While our customers tell us they appreciate our Authentication (AuthN) features, we’ve seen an increase in requests to expand our Authorization (AuthZ) offering to help builders accelerate their development. This is why we’ve released key features like Organizations and Roles.
While reading Google’s Zanzibar paper describing their global access system, we found the approach to be highly creative and inspiring. It had the flexibility to support so many of their products and was scalable, highly reliable, and extremely fast. Companies like Airbnb and Carta have developed their own version, and companies and new products are being built inspired by Zanzibar. This is why we believe that Authorization systems built using the Zanzibar model are going to grow in number over the next few years.
What is Zanzibar
Zanzibar is Google’s global authorization system. It powers authorization for YouTube, Google Drive, Google Workspaces, Google Cloud Platform, and their other services. It drives Google’s core collaboration features like sharing a document with someone or sharing photos with a friend. Like anything Google makes, it has to scale to billions of users and trillions of digital objects. Creating an access control system for that many people and object combinations is a daunting task, and Google laid out how they did it in their 2019 Google Zanzibar paper. It talks about the different considerations and tradeoffs they made. Simplicity and extensibility were key considerations because Google needed to ensure that its internal teams could use the system for a wide array of use cases with certainty with how it would respond to their specific needs.
Zanzibar has steadily grown in popularity since the paper’s release. We set out this past year to talk with the organizations about their implementation experiences, and learn from what worked and didn’t work. You can find some of those discussions here.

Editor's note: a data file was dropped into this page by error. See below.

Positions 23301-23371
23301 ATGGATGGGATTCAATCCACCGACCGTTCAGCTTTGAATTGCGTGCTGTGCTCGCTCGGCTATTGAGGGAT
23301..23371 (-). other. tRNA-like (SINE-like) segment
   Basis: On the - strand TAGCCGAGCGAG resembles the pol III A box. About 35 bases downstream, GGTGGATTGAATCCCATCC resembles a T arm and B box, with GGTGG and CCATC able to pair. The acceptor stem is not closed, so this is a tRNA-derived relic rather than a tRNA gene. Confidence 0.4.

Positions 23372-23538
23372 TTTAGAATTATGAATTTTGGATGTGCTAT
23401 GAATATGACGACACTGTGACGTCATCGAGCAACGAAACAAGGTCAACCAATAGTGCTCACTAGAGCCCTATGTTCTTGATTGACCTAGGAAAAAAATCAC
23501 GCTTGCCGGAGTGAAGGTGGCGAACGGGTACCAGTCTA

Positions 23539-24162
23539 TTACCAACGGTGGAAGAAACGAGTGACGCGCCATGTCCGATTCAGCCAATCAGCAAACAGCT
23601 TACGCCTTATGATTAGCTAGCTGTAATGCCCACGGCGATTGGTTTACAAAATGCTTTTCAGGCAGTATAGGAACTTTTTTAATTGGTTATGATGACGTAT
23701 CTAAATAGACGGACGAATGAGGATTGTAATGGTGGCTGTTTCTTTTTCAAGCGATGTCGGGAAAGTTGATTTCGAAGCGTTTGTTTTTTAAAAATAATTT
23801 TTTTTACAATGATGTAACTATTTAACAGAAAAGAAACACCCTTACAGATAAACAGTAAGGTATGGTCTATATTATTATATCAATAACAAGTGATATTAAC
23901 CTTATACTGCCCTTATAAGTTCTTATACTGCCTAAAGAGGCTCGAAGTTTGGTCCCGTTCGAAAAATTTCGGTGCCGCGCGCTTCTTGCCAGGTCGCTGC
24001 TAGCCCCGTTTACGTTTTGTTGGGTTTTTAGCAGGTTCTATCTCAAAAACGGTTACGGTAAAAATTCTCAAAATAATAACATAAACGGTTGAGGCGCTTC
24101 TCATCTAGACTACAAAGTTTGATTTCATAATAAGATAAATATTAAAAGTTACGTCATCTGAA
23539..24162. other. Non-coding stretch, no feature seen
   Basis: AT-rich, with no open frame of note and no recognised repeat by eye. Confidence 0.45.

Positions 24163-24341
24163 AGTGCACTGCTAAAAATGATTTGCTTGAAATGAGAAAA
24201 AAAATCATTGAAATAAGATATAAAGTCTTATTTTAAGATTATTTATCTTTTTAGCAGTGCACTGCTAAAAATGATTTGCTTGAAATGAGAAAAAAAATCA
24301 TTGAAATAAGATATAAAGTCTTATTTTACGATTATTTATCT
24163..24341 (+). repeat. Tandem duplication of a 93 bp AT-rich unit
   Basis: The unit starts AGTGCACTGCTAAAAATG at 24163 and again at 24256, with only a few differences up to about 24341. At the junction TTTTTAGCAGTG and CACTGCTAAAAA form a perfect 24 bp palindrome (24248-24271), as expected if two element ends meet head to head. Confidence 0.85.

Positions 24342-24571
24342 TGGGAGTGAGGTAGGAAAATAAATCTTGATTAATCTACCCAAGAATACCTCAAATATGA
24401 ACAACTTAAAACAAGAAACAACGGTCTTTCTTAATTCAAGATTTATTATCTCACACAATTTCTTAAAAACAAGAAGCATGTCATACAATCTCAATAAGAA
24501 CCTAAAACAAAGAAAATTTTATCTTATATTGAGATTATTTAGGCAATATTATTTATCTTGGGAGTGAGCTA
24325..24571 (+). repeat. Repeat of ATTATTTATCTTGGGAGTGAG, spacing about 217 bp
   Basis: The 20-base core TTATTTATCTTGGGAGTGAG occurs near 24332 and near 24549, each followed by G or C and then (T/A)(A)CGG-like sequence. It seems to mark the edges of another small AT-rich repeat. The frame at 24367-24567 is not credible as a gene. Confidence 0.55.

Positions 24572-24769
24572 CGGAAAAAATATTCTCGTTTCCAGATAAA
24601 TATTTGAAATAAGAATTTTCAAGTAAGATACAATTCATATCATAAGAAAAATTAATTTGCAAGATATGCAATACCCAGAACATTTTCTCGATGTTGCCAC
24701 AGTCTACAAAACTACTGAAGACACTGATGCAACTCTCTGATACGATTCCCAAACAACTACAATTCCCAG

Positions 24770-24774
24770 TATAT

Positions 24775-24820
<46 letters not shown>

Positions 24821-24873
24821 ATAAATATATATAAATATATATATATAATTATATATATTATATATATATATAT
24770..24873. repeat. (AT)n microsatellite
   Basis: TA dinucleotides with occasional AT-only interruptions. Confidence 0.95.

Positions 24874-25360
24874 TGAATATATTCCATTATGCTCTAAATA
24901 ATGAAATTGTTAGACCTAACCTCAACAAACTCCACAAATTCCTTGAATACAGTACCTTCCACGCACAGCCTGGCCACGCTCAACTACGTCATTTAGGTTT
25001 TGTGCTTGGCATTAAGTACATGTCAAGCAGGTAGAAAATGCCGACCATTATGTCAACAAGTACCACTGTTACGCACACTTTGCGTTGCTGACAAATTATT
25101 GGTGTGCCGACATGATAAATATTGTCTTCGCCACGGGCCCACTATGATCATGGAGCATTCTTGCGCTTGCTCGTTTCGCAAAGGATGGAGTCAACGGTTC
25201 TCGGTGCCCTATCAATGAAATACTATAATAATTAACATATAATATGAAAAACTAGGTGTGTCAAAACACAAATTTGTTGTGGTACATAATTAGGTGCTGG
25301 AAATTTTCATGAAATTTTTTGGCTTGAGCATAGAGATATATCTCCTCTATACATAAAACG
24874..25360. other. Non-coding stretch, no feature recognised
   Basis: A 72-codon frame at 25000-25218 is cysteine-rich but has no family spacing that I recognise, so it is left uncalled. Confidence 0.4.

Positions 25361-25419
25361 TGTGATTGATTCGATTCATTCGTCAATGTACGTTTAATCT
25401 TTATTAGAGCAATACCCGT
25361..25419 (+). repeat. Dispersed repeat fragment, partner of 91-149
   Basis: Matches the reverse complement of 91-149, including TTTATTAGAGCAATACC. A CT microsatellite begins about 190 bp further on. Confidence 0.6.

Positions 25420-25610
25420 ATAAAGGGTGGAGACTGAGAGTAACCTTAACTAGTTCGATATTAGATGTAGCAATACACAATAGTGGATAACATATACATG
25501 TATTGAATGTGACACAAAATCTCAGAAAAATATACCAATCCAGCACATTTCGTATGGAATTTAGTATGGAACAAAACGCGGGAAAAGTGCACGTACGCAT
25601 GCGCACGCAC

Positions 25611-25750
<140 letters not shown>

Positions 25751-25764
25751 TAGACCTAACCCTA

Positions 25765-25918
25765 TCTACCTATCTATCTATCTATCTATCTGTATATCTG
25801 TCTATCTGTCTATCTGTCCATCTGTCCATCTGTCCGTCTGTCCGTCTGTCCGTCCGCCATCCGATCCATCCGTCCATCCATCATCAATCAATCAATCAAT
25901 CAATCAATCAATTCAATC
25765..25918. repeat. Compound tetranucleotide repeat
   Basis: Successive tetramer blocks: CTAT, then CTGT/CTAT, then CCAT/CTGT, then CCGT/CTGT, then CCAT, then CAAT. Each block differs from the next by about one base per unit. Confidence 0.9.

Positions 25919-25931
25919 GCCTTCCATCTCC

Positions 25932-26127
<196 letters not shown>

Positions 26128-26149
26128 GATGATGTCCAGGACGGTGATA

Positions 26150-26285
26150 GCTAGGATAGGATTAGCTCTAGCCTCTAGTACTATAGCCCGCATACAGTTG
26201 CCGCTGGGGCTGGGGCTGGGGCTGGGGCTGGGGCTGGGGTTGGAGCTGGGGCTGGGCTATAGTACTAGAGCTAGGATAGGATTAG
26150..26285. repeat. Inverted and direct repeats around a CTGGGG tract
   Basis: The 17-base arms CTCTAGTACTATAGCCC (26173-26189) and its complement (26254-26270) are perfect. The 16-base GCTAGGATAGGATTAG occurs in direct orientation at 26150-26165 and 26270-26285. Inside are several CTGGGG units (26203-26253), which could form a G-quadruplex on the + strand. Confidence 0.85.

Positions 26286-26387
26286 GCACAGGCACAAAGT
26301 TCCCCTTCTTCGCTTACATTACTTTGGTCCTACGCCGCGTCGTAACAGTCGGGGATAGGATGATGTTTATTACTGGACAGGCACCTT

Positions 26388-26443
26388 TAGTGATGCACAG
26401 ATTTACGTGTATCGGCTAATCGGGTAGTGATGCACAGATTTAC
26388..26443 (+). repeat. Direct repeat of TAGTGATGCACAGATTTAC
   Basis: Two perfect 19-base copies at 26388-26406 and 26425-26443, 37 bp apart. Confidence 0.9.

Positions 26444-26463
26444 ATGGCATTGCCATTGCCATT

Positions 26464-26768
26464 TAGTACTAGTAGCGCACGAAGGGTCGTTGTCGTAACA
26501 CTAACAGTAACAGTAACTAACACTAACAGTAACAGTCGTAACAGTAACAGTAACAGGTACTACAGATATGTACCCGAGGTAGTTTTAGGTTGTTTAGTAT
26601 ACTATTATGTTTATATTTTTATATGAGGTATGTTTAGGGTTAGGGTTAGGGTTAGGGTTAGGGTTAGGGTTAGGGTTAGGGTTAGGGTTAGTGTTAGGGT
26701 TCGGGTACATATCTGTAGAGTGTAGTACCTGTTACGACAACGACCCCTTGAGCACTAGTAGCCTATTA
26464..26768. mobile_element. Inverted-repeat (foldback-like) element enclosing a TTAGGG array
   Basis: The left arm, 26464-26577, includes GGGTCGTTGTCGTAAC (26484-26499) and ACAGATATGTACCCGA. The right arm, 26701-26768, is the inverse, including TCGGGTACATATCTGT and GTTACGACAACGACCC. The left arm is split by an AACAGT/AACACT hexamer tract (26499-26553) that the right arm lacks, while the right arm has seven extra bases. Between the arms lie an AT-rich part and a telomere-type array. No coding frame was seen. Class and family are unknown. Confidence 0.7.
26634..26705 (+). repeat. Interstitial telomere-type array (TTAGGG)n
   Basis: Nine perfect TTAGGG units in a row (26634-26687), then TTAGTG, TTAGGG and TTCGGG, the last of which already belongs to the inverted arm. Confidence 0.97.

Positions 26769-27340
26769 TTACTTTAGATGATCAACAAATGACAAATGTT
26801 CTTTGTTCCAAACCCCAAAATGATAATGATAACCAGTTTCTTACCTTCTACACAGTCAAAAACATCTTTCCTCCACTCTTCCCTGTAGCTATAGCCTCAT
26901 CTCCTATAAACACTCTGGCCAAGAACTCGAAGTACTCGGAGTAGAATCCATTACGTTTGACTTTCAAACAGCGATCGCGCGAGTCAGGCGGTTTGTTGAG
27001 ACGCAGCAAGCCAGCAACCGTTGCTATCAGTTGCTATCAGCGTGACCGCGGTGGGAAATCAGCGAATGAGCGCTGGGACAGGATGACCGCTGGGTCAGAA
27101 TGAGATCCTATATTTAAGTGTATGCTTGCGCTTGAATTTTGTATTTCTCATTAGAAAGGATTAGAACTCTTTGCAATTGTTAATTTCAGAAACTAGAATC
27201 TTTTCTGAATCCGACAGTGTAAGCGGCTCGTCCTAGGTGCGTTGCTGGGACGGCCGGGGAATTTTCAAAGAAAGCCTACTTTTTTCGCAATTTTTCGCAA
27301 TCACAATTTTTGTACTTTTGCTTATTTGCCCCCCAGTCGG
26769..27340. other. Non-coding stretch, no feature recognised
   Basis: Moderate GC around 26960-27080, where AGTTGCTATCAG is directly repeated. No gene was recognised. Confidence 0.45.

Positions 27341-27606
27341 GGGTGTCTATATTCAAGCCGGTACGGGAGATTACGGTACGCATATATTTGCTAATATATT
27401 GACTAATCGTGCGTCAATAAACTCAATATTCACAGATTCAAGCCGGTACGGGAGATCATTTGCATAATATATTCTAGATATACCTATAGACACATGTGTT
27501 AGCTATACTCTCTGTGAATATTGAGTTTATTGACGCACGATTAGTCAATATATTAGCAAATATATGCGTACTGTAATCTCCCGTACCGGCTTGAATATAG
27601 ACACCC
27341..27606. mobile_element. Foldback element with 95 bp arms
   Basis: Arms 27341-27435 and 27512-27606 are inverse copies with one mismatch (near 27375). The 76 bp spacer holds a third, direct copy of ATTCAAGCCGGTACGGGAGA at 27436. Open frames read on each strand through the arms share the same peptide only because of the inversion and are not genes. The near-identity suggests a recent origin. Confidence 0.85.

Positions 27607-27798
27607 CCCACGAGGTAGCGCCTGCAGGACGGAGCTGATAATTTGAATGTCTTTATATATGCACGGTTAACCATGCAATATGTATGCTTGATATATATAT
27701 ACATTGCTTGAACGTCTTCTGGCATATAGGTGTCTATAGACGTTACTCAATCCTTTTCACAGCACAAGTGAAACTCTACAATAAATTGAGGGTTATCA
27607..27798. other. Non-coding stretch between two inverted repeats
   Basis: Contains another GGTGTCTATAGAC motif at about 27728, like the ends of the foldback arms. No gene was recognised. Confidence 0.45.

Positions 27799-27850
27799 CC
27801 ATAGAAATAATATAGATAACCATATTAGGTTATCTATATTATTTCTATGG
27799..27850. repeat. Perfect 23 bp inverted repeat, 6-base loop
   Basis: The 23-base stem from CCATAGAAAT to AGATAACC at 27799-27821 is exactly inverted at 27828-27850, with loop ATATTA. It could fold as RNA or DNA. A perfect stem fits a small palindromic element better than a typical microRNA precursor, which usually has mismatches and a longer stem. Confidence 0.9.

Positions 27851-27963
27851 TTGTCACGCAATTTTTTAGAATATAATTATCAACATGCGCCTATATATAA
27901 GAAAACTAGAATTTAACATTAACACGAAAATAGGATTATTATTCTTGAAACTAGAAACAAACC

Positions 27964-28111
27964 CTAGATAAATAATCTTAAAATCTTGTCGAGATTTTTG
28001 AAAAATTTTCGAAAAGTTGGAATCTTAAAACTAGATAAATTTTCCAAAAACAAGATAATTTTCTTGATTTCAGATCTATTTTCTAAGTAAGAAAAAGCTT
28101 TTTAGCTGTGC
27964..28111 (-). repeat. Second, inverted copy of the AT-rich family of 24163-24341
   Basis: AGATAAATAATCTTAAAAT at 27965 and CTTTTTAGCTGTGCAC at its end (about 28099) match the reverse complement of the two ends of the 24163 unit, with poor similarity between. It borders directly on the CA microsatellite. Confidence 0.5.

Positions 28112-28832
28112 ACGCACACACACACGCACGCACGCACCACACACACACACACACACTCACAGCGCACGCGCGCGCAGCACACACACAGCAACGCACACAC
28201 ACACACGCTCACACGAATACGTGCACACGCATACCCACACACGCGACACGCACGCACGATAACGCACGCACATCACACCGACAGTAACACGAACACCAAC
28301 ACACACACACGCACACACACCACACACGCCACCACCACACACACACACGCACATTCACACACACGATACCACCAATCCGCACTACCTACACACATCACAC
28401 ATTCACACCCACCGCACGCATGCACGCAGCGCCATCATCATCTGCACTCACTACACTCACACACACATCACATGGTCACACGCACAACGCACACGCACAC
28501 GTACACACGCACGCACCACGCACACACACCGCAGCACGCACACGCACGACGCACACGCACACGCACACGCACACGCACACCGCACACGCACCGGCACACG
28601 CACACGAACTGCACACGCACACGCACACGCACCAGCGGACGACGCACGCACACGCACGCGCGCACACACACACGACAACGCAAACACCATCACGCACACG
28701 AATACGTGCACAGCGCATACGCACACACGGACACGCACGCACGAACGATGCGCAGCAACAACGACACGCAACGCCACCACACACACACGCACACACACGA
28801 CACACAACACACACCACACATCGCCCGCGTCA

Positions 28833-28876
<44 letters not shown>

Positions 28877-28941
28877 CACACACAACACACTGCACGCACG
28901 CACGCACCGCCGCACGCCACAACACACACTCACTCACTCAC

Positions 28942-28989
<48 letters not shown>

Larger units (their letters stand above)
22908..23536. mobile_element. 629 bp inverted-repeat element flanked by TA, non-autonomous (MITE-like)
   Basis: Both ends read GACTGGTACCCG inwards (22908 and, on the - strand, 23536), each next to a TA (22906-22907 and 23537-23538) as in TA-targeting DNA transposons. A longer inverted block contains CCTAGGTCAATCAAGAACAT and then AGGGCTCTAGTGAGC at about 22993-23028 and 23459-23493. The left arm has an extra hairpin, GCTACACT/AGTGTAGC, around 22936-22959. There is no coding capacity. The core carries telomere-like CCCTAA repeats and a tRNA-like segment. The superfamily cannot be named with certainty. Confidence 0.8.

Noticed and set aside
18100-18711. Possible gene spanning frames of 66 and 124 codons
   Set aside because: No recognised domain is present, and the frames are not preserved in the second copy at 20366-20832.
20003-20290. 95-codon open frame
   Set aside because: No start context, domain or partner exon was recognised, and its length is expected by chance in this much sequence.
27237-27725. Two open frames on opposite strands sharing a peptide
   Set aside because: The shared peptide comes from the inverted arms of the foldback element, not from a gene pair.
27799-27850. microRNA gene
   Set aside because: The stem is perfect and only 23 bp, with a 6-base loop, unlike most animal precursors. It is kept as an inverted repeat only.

Introducing Zanzibar Academy
We've always pushed to create content that is useful for the global development community and today we’re taking another important step in our Authorization journey by releasing the zanzibar.academy learning site. Zanzibar.academy is meant to help builders understand the value and power of Zanzibar style systems, much like JWT.io educates and spreads the understanding of the JSON Web Token standard. It’s a place for builders to learn the Zanzibar concepts in a progressive, guided way.
ReBAC in a Wider AuthZ World
One of the key differences between Google Zanzibar and other AuthZ systems is that Google Zanzibar uses graph-based data structures to create Relationship-Based Access Control (ReBAC). ReBAC centralizes more data so Access Control Lists (ACLs) are less cumbersome to manage.
With no viable alternatives, organizations have been rolling their own AuthZ, or extending systems like OPA, that handle policies for authorization based on attribute-based access control (ABAC), to manage things outside their typical use cases. These types of systems give developers an incredible amount of control over their authorization decisions, but also an incredible amount of responsibility to develop and manage them. Policies are also hard to build against, it’s very hard to create filtered lists of accessible resources in a search function based on a policy system.
Instead, Zanzibar offers a system that can be indexed and reverse indexed for various purposes in an application. It’s easily extensible, so new features can easily be added. In our own version we’re working to make this process easier for developers by creating an out-of-the-box assertions system, so developers can create automated tests of changes to their implementation. Zanzibar-style systems won’t solve all AtuthZ problems, there is still an important place for OPA-style ABAC systems, but Zanzibar systems will only be more widely adopted as time goes on.
Auth0 is here to support builders — and, frankly, what the team at Google created is inspiring. But learning from a paper isn’t always easy. With the Zanzibar Academy website and related presentations, we seek to make the concepts and practices in the Zanzibar paper easier to understand with interactive descriptions and examples — always with full credit to the original team.
We’re further supporting builders by creating our own version for developers to use. You can explore our implementation here. Inspired by the Zanzibar paper, we’ve applied our 8 years of experience in building tools for developers to build a version all builders will be delighted to use.
We’re excited for you to learn more at zanzibar.academy, we’ll see you there! If you’re interested in learning more about Zanzibar and Auth0s new Zanzibar based AuthZ platform, join our Discord community.